PROVIDENCE, R.I. (WPRI) – Nearly two-thirds of students who entered the Community College of Rhode Island straight from high school in the fall of 2017 are still enrolled, but few are on track to earn a college degree by the end of their second year, according to newly-released data from the college.
The 62% fall-to-fall retention rate for the first cohort of students eligible for a Rhode Island Promise scholarship equals the national average, after years of CCRI lagging far behind. Out of the 1,577 new high school graduates who started at CCRI last fall, 22% earned at least 30 college credits in their first year, well above the national average.
“This is a marginal additional investment in this college and in higher education with a dramatic increase in results,” Sara Enright, the college’s vice president of student affairs and chief outcomes officer, told reporters Monday.
All students who graduate from high school in Rhode Island and directly enter CCRI are eligible for a Promise scholarship, which covers the cost of tuition and fees for two years as long as students earn a 2.5 grade point average and 15 credits per semester. The program is considered a last-dollar scholarship, so students are required to exhaust all other forms of non-loan federal aid before the state covers the balance.
CCRI considers all 1,577 students who entered the college from high school in 2017 as members of the Promise cohort, but officials say only 1,000 received at least partial funding through the program last year; some low-income students had their tuition and fees covered completely by the federal Pell grant. Enright said the state spent $3 million on tuition and fees last year and expects to spend $6 million in the current school year now that the program has two cohorts of students.
Enright said the first cohort of Promise students nearly quadrupled the rate of CCRI students who were on track to graduate in two years, growing from 6% the year before the program was created to 22% this year. The national average is 12%. Community college graduation rates are typically tracked on three-year schedules, but the Promise scholarship is only available for two years.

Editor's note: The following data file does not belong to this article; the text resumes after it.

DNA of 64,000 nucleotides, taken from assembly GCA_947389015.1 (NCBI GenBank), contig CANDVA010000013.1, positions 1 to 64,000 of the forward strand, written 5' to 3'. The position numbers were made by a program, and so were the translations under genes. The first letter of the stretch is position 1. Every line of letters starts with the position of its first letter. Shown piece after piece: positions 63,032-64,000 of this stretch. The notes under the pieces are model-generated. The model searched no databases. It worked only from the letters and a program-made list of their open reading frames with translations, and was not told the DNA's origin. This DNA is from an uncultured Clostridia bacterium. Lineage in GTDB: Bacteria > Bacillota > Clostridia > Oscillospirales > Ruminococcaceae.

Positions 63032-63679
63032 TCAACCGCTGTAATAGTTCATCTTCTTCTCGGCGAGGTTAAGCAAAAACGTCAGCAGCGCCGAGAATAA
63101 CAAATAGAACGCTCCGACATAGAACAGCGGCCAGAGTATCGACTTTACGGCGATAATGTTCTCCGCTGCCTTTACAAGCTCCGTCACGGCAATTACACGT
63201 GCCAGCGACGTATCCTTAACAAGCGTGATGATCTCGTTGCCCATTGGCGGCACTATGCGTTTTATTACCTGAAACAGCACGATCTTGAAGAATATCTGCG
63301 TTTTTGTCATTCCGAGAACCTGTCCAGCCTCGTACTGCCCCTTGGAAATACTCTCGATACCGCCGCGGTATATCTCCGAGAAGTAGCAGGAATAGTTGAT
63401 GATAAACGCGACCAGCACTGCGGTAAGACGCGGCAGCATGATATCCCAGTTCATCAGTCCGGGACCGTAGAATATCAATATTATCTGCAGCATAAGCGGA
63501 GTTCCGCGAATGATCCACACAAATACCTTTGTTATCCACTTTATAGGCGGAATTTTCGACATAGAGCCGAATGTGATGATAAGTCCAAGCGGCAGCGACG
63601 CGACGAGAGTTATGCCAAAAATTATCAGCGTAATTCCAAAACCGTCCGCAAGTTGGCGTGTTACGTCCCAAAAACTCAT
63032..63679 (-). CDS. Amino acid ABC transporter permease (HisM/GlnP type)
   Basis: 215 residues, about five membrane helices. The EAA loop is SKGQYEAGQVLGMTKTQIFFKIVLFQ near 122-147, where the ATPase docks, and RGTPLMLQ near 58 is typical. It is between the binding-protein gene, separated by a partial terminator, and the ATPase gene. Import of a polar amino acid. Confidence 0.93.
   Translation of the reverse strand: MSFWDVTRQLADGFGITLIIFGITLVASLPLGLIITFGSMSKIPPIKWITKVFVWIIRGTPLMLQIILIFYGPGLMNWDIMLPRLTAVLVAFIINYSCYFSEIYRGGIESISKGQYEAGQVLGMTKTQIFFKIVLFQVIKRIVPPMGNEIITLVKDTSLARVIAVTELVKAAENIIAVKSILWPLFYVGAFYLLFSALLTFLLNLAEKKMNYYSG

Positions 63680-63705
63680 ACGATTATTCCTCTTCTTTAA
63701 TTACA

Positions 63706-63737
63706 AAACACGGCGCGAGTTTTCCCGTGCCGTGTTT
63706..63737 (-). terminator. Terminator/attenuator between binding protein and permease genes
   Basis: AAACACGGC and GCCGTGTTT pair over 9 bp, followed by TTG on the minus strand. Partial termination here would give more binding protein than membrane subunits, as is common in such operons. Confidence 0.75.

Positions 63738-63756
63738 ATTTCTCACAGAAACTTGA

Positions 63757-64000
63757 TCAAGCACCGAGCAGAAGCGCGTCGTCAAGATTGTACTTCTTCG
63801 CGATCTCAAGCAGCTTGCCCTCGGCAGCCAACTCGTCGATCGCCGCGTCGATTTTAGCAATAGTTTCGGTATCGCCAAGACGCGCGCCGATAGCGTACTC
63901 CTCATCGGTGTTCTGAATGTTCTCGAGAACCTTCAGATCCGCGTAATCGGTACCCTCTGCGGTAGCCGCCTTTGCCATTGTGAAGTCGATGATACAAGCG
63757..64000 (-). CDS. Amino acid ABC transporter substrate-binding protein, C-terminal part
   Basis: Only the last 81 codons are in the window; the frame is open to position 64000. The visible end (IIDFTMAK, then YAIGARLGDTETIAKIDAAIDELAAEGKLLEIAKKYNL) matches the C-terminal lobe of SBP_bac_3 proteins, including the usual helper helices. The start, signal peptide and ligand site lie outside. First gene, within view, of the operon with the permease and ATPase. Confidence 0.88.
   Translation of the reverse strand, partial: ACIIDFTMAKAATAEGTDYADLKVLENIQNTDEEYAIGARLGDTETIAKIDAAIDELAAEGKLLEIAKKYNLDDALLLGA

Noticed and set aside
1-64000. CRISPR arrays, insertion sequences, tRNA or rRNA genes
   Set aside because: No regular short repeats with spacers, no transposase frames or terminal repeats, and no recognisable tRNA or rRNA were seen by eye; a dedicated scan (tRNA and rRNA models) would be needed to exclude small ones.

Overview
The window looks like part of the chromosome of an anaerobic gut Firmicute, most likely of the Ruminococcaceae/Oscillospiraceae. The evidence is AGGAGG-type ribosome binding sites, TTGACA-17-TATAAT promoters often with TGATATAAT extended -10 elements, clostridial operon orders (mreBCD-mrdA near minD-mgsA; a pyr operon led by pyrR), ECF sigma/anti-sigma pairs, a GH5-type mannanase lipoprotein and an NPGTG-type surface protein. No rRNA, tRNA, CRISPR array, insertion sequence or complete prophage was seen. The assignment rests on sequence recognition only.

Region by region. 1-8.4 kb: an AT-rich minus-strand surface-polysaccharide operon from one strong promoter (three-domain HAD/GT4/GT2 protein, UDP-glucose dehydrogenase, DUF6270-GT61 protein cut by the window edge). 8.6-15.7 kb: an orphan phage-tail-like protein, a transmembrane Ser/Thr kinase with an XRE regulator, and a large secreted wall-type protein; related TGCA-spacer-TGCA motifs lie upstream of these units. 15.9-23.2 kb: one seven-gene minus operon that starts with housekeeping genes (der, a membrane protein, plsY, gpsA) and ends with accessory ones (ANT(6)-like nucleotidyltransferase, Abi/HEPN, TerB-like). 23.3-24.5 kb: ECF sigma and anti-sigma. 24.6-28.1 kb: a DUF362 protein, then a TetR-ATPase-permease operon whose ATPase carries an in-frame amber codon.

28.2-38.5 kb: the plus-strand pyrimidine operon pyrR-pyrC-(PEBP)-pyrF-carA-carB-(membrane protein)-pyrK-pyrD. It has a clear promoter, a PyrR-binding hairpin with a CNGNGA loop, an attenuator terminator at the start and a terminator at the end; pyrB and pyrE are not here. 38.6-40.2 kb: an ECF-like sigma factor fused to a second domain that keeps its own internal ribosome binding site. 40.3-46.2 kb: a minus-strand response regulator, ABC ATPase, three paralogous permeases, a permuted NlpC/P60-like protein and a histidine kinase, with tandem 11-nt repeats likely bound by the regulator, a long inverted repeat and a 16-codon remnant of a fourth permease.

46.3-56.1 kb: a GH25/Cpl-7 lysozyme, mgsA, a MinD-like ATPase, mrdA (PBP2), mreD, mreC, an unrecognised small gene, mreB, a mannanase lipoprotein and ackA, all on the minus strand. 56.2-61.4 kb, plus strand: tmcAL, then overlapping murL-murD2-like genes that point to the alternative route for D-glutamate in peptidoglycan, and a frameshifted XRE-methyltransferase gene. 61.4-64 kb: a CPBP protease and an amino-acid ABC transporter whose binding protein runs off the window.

Asked what CCRI is doing to increase graduation rates, Enright said advisors have regularly been in contact with students in the Promise cohort. She said students are sent emails updating them on their status and encouraging them to catch up if they fall behind.
Enright acknowledged not every student who returned for a second year at CCRI is eligible for a Promise scholarship, as some may have lost their state aid by earning fewer than 30 credits or achieving lower than a 2.5 GPA in their first year. Federal grants typically come with lower academic standards than the Promise program requires.
Students receiving in-state tuition at CCRI will pay $2,074 per semester plus around $200 fees in the current school year. Enright said the college expects its second cohort of students will be larger than the first, growing to between 2,000 and 2,100 this year.
She said she would like to see the scholarship extended from four semesters to five, which would mirror the program offered in Tennessee. But her top priority is convincing the General Assembly to fund the program beyond its current four-year pilot phase, she said.
The new figures were released a day before Gov. Gina Raimondo scheduled a roundtable discussion with Promise students in their second year of school. Raimondo, a Democrat, has said she wants to expand to program to include Rhode Island College and the University of Rhode Island if she is re-elected in November.